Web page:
Born in Paris on 28 January 1791, Ferdinand Hérold was the son of the composer and pianist François-Joseph Hérold, also his first piano teacher.
He further studied with the young Joseph Fétis before entering the Paris Conservatoire, where in 1810 he obtained a First Prize in piano by playing one of his compositions, a rare occurence. The following year Hérold joined the class of Étienne-Nicolas Méhul, who initiated him to his particular aesthetics of composition, more harmonic than melodic. The young composer won in 1812 the prestigious Prix de Rome with the cantata La Duchesse de La Vallière, and consequently stayed at the Villa Medicis in Rome. Health problems as well as a reform of the stay of the residents of the French Academy in Rome led him in 1813 to Naples where he wrote plenty of instrumental music, but also his first operas. Back in Paris in 1815, Herold became the pianist accompanist at the Théâtre-Italien, then the chorus master 9 years later, before joining the Académie royale de musique in 1827.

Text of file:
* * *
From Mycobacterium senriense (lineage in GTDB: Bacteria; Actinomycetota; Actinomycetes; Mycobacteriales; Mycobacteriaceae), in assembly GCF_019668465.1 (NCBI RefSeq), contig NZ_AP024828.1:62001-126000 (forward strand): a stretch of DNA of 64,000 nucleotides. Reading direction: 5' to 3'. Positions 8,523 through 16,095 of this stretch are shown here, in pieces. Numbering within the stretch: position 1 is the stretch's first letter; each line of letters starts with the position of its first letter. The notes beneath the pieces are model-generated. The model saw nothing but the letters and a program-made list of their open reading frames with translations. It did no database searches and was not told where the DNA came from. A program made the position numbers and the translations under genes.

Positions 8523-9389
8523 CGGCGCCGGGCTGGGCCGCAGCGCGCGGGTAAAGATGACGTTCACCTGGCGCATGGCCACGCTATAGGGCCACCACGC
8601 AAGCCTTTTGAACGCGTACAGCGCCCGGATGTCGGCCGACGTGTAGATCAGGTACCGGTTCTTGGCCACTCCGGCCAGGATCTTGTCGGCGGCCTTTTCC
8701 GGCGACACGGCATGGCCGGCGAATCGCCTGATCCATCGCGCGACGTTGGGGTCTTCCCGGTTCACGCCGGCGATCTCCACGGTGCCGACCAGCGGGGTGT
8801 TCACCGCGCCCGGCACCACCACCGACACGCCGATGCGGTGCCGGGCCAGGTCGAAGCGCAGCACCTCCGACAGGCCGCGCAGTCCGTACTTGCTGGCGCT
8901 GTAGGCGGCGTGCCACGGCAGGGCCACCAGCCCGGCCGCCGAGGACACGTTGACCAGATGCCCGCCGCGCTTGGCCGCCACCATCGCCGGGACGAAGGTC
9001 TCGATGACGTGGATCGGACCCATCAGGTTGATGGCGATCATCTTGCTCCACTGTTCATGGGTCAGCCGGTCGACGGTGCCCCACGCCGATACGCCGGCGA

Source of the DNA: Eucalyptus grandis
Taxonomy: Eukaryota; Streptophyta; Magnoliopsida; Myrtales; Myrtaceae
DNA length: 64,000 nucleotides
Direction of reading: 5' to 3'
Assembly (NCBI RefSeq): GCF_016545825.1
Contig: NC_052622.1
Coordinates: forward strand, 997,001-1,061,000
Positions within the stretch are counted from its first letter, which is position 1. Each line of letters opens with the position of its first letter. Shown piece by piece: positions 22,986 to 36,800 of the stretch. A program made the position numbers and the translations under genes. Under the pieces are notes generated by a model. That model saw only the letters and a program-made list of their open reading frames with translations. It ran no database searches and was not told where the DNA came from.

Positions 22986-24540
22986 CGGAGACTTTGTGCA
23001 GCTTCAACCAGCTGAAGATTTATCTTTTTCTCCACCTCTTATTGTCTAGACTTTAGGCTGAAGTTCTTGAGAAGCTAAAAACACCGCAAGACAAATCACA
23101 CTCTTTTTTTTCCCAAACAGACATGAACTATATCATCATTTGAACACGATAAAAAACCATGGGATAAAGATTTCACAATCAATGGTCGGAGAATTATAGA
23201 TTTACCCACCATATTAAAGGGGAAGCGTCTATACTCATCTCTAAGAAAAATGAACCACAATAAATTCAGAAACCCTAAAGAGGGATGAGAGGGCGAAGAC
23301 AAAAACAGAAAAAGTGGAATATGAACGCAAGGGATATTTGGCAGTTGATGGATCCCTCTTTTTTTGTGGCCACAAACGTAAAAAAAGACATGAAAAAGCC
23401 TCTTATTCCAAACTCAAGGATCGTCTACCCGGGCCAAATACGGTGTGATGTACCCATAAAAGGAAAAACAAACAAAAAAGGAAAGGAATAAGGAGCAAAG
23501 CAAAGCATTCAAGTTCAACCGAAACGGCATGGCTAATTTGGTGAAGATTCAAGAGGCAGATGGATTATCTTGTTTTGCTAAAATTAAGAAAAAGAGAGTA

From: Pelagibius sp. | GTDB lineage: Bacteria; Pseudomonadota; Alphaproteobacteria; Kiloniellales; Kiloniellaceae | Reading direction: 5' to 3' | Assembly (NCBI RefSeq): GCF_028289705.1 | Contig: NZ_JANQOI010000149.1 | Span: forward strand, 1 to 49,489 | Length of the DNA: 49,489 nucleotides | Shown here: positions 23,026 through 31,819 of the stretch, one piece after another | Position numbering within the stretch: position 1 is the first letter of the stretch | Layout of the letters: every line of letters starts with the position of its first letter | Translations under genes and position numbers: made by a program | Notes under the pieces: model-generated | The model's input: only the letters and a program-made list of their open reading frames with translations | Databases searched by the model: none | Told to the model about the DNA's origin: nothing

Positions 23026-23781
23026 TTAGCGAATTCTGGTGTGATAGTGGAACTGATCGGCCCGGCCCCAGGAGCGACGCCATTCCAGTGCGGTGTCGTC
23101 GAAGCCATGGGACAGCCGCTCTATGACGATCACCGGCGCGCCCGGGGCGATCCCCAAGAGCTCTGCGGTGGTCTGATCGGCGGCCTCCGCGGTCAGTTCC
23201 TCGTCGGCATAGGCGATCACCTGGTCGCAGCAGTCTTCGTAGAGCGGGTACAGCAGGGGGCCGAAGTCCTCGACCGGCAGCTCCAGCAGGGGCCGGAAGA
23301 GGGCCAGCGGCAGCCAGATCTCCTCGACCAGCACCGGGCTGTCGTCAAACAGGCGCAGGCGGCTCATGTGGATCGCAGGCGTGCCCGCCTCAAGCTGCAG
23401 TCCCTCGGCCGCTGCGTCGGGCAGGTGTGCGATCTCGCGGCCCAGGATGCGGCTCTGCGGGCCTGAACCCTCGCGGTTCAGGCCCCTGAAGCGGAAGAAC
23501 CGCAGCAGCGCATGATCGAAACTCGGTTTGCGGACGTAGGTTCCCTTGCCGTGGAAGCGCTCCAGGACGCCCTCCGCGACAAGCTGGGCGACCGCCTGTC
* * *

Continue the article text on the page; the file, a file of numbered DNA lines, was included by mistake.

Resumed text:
At the acme then of his art, Hérold died in Paris on 19 January 1833, leaving an important music production. Though his name is often associated with his works for the Opéra-Comique (Zampa, 1831 and Le Pré aux clercs, 1832), in his early years the composer showed “that he was a gifted and prolific composer of instrumental music too”: 4 piano concertos between 1810 and 1813, 2 symphonies (1813 and 1814) counting among his “Envois de Rome”4, 3 string quartets (1814). If for many Hérold “is the best representant [of the opéra-comique] during the years when romanticism is establishing in France”, his correspondance, during his Italian stay, testifies a late interest for the lyrical genre. In addition he wrote several ballets, among which La Fille mal gardée (The Wayward Daughter, 1828), now a standard of the choreographic repertoire.
Rediscovered at the end of the 2000s, Ferdinand Hérold was highly respected in his time by his peers. His works, influenced by Weber and the German music, are characterized by daring harmonies, a melodic elegance and a very good dramatic construction.
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